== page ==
I still loved him though, and when we met again in 2009 I foolishly agreed to reconcile with him based on his promises to seek professional help. He wanted us to get married but I did not think it wise so early into the reconciliation. In no time the relationship deteriorated to its former roller coaster condition- occasional good days and many bad days of being ignored or verbally abused when I refuse to fund his drinking habit.

alcoholic poor choicesI have recently begun to attend Al-anon meetings and read and follow the suggestions in the literature. I am learning to detach from the behavior of my alcoholic but at times it is very difficult to cope with the harshly critical, derogatory remarks he makes. This behavior is most acute when he abstains from alcohol for a few days and then has a drink and wants money to continue his slide into intoxication.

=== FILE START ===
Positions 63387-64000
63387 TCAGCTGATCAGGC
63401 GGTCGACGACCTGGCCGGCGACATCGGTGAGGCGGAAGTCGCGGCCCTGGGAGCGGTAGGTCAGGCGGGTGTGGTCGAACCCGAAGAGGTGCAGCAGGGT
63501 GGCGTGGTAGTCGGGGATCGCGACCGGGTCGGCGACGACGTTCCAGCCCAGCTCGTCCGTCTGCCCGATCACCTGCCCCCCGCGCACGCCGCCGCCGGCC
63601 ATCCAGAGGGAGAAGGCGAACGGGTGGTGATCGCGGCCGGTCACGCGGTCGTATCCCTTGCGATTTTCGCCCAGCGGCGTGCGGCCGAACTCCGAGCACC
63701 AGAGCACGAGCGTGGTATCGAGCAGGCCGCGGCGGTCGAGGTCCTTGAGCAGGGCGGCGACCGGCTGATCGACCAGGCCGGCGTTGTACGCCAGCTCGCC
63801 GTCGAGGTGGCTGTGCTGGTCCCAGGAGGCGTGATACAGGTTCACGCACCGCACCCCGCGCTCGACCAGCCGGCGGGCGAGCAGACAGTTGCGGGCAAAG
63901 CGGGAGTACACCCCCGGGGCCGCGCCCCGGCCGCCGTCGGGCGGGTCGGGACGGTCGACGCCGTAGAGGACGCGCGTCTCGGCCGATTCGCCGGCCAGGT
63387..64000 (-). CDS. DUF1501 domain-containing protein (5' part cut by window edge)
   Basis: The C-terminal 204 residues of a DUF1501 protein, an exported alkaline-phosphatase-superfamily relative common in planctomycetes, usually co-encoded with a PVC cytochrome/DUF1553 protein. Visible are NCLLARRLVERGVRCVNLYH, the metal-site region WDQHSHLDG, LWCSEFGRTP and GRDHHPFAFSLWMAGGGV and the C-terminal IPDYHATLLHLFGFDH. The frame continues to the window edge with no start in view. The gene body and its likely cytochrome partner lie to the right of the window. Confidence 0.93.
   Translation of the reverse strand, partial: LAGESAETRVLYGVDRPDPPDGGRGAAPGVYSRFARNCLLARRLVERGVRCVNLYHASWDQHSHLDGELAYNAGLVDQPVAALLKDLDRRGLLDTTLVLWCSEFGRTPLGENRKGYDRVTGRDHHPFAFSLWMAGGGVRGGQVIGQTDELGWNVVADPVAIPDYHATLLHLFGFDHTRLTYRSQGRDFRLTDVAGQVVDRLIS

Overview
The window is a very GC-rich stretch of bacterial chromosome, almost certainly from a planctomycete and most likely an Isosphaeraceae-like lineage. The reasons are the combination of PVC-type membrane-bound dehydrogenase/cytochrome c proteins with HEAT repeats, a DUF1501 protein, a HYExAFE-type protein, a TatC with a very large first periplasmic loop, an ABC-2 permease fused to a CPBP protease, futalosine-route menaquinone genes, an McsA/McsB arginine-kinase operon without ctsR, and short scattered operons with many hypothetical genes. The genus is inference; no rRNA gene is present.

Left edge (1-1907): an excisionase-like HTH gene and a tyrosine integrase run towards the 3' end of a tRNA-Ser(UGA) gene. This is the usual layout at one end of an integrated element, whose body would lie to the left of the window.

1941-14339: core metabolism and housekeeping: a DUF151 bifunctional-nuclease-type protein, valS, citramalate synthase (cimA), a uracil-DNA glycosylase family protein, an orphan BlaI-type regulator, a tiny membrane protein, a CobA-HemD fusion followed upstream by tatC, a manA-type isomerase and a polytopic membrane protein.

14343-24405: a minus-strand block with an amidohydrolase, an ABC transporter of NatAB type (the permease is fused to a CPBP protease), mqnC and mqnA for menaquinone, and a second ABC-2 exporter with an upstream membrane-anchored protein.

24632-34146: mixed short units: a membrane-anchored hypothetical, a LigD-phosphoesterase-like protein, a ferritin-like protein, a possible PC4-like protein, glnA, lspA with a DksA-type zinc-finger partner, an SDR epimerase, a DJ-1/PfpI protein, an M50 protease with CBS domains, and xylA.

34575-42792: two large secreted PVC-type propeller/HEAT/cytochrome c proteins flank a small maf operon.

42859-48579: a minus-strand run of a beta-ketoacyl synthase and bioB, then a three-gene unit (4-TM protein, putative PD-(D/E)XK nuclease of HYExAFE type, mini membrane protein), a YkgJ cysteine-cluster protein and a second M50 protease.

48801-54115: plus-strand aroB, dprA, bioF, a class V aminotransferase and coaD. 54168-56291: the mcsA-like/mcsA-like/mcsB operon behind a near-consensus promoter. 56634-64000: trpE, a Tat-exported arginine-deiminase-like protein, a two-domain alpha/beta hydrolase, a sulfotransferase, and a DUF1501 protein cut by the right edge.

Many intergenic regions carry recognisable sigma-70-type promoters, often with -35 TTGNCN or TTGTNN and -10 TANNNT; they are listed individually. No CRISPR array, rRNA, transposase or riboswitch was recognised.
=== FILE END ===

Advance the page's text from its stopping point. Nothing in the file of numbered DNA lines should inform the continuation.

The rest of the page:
He has never been physically abusive though. I live at his home and am sometimes tempted to sever the relationship once more. However, on his sober days he’s so kind and helpful and loving- a perfect Jekyll and Hyde personality- that I still have not given up hope of being able to live with him despite his active drinking of alcohol most of the time. I have decided to follow Al-Anon’s suggestion and not make any drastic decisions as yet since I am fairly new in the program (4 months). He has seen me studying the literature and has occasionally been browsing through them. The publications are a real source of comfort to me and I pray that God continues to grant me the serenity to live with the present conditions in my life.